Magic: Legends

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Magic: Legends is a free-to-play ARPG (action role-playing game) created as a collaboration between Wizards of the Coast, Cryptic Studios and Perfect World. As of December 2019, it is in its beta phase.[1][2] It is available on PlayStation 4, Xbox One, and PC.

Description[edit | edit source]

Developer[edit | edit source]

Cryptic Studios is an American video game developer specializing in massively multiplayer online role-playing games.[3] It is responsible for the major MMO hits Star Trek Online, Champions Online and Neverwinter (based on WotC-owned Dungeons & Dragons).

History[edit | edit source]

Development of a free-to-play Magic themed role-playing videogame was announced on June 7, 2017.[4] It was originally announced as a MMORPG (massively multiplayer online role-playing game). Cryptic Studios CEO Stephen D'Angelo explained that his "intent is to go forward with a Magic game that is not about the card game. It's about jumping into the world and the fiction of Magic: The Gathering." [5]

The name of the game, Magic: Legends, was officially revealed on December 12, 2019 at the Game Awards, a year and a half after the game was announced to be in development.[6]

Premise[edit | edit source]

An ancient force moves in the darkness, and it's up to you to walk the planes and gather the power needed to fight. Choose your path through the planes, collect spells to create powerful spell hands, and control the chaos of battle as you fight to save the multiverse from its greatest threat yet.

  • Become a planeswalker — Choose from five different classes. You can switch between all five as you play.
  • Walk your own path — You'll need to cross various planes to save the multiverse, but how you weave your path is up to you.
  • Control the chaos — Control and chaos intertwine in real-time combat. Strategically choose the spells in your hand because they'll be drawn at random as you fight.
  • Collect and upgrade — Discover a myriad of spells and collect spell fragments to make them more powerful.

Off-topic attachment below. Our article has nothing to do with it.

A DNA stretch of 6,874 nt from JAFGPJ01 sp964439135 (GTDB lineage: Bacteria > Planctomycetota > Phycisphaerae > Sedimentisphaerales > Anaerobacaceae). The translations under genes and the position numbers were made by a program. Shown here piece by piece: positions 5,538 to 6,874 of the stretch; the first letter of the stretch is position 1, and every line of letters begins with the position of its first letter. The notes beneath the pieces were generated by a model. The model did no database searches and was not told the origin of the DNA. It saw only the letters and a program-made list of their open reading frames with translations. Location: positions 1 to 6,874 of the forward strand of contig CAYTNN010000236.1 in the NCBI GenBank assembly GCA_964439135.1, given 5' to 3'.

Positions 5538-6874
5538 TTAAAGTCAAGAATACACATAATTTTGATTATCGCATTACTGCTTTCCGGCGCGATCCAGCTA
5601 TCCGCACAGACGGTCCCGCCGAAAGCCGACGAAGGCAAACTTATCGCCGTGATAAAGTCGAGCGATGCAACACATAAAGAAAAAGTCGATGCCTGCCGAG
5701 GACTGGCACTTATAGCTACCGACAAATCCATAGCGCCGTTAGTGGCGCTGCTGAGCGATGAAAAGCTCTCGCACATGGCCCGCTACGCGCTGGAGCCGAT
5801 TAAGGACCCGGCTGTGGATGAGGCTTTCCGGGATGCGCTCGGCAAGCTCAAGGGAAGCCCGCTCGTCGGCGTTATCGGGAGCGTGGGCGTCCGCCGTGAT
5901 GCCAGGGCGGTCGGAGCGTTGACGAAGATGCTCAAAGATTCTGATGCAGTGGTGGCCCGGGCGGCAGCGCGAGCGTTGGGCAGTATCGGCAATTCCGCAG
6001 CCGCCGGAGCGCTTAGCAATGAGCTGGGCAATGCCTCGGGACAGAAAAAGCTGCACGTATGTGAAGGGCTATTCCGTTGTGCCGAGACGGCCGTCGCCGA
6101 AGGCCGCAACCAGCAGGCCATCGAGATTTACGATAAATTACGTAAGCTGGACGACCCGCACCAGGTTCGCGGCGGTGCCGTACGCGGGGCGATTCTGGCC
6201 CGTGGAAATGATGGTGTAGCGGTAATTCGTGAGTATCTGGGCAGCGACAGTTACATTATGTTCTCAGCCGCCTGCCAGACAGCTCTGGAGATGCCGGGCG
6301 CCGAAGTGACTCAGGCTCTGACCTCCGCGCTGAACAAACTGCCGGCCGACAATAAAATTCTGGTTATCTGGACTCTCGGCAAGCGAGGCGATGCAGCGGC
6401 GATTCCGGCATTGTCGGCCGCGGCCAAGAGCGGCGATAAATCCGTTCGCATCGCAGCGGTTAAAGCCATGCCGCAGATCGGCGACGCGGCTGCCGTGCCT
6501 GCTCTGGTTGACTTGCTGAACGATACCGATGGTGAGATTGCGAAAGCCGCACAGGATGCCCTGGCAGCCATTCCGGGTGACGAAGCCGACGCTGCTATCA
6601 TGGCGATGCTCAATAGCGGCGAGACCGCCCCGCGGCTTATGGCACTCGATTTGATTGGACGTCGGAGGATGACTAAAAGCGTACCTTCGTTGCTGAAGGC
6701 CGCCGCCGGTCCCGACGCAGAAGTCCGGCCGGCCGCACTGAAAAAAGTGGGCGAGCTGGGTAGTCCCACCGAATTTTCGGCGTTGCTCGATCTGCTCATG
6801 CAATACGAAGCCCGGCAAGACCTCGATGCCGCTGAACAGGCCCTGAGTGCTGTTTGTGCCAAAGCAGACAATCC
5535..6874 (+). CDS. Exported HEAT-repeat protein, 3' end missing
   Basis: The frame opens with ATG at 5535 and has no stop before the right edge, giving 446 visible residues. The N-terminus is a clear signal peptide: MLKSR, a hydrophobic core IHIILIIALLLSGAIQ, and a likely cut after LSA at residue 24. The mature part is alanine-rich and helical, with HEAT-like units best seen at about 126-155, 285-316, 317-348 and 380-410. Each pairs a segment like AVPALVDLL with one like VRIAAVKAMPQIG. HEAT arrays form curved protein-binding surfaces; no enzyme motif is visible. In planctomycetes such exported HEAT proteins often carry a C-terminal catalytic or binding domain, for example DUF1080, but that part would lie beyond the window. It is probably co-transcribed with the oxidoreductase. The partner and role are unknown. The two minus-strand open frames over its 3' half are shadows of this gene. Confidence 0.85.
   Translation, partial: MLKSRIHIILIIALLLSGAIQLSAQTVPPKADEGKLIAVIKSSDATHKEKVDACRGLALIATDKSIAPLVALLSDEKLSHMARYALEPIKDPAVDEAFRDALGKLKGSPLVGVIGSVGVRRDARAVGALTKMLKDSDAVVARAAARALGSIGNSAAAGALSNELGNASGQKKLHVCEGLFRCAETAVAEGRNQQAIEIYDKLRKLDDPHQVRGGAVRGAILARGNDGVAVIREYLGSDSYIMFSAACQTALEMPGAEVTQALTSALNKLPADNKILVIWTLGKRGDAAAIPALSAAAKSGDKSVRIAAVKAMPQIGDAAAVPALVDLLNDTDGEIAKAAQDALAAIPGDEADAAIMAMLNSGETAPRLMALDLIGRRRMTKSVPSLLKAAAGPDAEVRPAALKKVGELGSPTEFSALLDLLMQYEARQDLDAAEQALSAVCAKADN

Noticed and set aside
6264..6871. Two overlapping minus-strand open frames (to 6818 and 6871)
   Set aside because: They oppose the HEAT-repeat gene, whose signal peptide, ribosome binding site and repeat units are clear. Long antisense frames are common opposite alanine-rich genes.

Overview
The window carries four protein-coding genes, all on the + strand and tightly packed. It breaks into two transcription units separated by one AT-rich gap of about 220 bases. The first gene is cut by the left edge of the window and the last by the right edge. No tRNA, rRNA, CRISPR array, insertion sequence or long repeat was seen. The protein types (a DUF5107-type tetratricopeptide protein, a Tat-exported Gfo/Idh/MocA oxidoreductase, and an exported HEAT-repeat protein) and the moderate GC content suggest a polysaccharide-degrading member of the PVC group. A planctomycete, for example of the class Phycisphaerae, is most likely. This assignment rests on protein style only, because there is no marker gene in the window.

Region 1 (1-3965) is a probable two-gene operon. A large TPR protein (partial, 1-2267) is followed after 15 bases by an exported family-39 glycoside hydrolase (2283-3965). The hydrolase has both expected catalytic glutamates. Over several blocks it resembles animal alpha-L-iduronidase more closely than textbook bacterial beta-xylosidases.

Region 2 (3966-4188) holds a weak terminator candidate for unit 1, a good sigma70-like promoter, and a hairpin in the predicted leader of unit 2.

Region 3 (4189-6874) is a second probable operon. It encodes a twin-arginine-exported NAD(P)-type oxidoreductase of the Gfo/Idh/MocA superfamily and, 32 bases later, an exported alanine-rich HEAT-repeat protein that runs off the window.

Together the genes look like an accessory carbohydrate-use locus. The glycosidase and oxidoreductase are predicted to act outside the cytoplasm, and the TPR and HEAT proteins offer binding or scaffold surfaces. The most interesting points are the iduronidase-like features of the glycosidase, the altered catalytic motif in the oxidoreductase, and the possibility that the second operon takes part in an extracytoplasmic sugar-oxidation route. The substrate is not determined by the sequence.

• Fight alone or together — Choose whether you traverse the planes alone or with up to two other planeswalkers.

Build a deck of 12 cards that constantly cycle, with 4 active cards and a slew of handy abilities to smash your way through endless monsters and maps. Combine buffs, spells, and summons to weave your way through the Magic lands.

Game features[edit | edit source]

Class[edit | edit source]

Classes are a large part of your progression in Magic: Legends, and having a variety of playstyles at your disposal makes deck building, Artifact collecting, and loadout creation all the more interesting. The free classes that can be played are:

  • Sanctifier {W}
    • Long range damage dealer who benefits from incredible healing powers.[7]
  • Mind Mage {U}
    • Cool intellect utilizing psychic powers. Battle enemies from a safe distance - controlling projectiles with telekinesis, and locking down dangerous foes with spells that put them to sleep, or turn them against their allies.
  • Necromancer {B}
    • Mid-range damage dealer who manipulates the forces of life and death through their summoned creatures and foes to great effect.[8]
  • Geomancer {R}
    • Draw upon the power of the earth to pummel enemies in close quarters. Fearlessly enter the fray using stone and lava melee attacks, advancing into battle with goblins, kavu, and earth elementals at your side.
  • Beastcaller {G}
    • The embodiment of primal might and savagery. Vanquish hordes of foes on the battlefield with crushing blows from your massive spirit axe, while coordinating your attacks with an Aether Fox companion - and other summoned beasts.

Players gain experience (XP) by completing various missions and quests throughout their journeys.[9] When a planeswalker earns a sufficient amount of XP, they level up. Characters get stronger as they level up, gaining more hit points and dealing more damage as they go. Upon reaching milestone levels however, players unlock class features: enhanced class abilities, class perks, and class traits.

In addition to the classes that are included in the game for free, you can buy extra themed Planeswalker classes that give you more class options to choose from when constructing your loadouts.[10] These classes will have their own progression trees, Traits, Spark Powers, abilities, and a unique costume that can be worn on its own or mixed with the costume parts from other classes to customize the look of your planeswalker. These classes are not more powerful than the free classes that exist in the game, but are different from the free classes horizontally. They will have their own set of play options without giving a numerical advantage.

Deck[edit | edit source]

A deck in Magic: Legends is a collection of twelve spells that a planeswalker can cast during combat.[11] The player can combine spells of different colors to create many decks with various themes and strategies. Each planeswalker class starts out with a preconstructed single-color deck of spells, but branching out to include other colors and swap out spells will be key to fine-tuning the ultimate deck.